When you observe Dirshu students studying, there is a sort of magic in the air; a positive energy that is difficult to explain. This energy drives men of all ages to make time in their busy days to study with the program. There is also an egalitarian aspect to the program in that a baker can study in the same group as a cardiologist or a CEO of a company. As long as someone has knowledge of Hebrew and Torah, they can handle the program.
Rabbi Baruch Abramovitz – who heads their program in Montreal – says when first introduced to the program he liked that he could study at an adult level with people from all walks of life. He said, “Dirshu is the umbrella under with we gather and learn from one another.” He added that the atmosphere among the participants is warm and mutually respectful. According to Abramovitz, friendships are gained through the program, and they attend each other’s smachot (personal celebrations). He likes how everyone, no matter what knowledge they had prior to joining Dirshu, is accepted equally.
If you look up the word renaissance in the dictionary, one of the definitions is a “revival of or renewed interest in something.” That is exactly what is going on with Dirshu. It is a Jewish renaissance. When you speak to people who study with Dirshu their voice changes. It sounds as if they are talking about the love they have for a spouse or a child. They tell you that the program has changed their lives in miraculous ways.
Although originally started as an academic program, Dirshu has had enormous influence on family dynamics. Life is stressful. Men often work long hours. Although children provide tremendous joy, sometimes, family life with its normal commotion, illness and sometimes tragedies, make both men and women often feel they need an outlet and a hobby.
Some men play sports others prefer academic pursuits. The study of Torah and Talmud with all its complexities is the ultimate academic pursuit. It makes the mind grow. Debating with a study partner causes one to think on their feet. Some studies have shown that using your mind in a challenging way may prevent cognitive decline so for those seniors who study, they not only are performing mitzvot (God’s commandments), but also are physiologically helping themselves.
Meir, one of Dirshu’s tens of thousands of participants in the New York area, said of the Dirshu program, “Once I started, I got hooked.” He likes the tests because he says when you study Talmud there is so much information, so the tests are a good measuring stick to see if you are retaining the information like you should. In fact, he said when he does well on the tests, he feels that his work was a good investment in time, but even when he does not do well, is happy too because it shows him the areas he needs to work on.
Success is usually measured in our society by how much one earns. When someone works at a blue-collar job that does not provide a large salary, sometimes their self-confidence is compromised. Even if one works as a teacher and their reward is seeing their students excel, if their salary is small their self-esteem can also be affected but studying with Dirshu seems to change how people look at themselves. A Sephardic young man from Brooklyn said that studying with Dirshu has given him confidence he did not have before. He is now ready to take on challenges in other areas of his life that he couldn’t have ever imagined possible, until having been introduced to Dirshu.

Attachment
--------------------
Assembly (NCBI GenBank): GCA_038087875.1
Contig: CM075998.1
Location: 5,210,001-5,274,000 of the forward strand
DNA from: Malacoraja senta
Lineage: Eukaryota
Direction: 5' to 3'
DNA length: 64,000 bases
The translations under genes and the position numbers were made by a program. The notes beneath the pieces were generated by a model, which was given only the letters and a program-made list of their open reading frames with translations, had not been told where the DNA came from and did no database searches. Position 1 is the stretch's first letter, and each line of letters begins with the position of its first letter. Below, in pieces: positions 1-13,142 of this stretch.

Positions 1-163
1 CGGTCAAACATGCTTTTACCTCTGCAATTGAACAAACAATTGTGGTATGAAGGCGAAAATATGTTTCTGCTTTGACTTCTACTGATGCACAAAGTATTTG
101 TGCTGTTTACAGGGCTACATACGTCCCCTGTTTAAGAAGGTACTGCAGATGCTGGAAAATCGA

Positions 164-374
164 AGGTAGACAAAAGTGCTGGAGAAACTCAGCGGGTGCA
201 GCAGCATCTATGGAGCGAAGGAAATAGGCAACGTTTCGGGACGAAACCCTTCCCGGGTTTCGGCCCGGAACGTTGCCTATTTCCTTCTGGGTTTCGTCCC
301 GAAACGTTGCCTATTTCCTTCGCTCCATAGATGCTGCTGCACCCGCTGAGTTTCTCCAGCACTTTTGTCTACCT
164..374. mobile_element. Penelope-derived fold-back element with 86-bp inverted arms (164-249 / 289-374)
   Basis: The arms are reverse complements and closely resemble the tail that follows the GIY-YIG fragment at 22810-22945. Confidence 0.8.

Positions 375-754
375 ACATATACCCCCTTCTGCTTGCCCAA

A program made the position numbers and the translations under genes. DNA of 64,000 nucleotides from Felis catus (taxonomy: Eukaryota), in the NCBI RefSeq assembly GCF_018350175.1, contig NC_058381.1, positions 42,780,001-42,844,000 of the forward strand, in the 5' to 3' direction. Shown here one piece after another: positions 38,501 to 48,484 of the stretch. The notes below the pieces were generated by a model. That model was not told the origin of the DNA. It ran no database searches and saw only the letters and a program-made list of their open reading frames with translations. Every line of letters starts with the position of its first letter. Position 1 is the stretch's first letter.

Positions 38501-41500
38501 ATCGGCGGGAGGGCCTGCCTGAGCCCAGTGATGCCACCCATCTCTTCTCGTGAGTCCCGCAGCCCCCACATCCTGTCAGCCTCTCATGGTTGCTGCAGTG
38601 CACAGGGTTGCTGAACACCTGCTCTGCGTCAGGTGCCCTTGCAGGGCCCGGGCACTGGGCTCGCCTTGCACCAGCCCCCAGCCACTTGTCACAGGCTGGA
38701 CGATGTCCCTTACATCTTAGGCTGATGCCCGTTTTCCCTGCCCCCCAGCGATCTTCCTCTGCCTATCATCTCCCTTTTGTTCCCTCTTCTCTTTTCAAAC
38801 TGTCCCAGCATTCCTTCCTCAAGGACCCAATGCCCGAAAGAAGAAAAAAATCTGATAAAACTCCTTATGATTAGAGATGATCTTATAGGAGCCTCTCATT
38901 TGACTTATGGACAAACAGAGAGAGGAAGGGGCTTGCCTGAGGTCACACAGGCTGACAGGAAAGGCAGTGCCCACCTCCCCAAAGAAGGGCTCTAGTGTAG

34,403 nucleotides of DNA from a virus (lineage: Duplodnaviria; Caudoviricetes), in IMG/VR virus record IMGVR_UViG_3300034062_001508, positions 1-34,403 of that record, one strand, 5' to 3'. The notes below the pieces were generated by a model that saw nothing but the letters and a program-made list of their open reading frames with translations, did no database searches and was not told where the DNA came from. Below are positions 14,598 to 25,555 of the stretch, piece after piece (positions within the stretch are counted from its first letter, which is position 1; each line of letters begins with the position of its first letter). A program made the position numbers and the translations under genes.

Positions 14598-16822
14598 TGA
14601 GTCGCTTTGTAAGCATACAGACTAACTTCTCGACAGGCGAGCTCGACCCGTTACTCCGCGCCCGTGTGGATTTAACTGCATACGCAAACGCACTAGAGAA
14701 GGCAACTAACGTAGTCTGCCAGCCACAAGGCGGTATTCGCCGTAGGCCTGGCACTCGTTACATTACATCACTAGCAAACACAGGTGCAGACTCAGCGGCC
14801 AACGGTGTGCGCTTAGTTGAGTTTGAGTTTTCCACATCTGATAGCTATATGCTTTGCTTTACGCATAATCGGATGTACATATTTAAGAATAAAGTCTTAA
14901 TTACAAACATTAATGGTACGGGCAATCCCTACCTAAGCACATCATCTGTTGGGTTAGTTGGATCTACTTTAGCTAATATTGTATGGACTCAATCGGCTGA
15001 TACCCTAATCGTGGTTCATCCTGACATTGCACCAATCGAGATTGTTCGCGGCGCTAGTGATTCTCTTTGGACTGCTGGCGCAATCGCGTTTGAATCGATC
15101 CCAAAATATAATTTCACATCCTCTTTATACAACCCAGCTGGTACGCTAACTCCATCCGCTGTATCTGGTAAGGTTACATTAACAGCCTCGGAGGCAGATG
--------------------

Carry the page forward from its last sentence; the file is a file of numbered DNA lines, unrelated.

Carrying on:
Dirshu students taking the tests in Boro Park, Brooklyn
Dirshu students taking the tests in Boro Park, Brooklyn
The tests Dirshu administers to its students are quite rigorous. The men who study with the program have to become excellent at time management and discipline. A middle-aged man who is in a small kollel in New York said he not only likes teaching others Talmud but also tries to be a role model in terms of study habits. He said, “I try to set a good example. It gives the students something to strive for.”
A retailer whose busiest work day of the week is Sunday told me the tests are administered on Sunday nights, which for him is extremely difficult. He is tired and, moreover, cannot sneak in any last-minute studying during the day. However, that does not deter him from taking them. He studies in the morning and at night, and on Shabbat reviews what he studied the week before so he is prepared for Sunday night.
As I spoke to these various men, I wondered how their wives felt about all this studying and whether they felt neglected. But nothing could be further from the truth. In every instance they said their wives supported their academic achievements. Not only were their wives proud, they said, but so were their children! It is therefore not an exaggeration to say that Dirshu has been responsible for redefining the future of world Jewry for the better. Through the 150,000-plus lives it has touched to date, and continues to affect for the better, the organization has had a monumental impact on our people and our community. One that our grandparents in the Shoah could have ever imagined possible.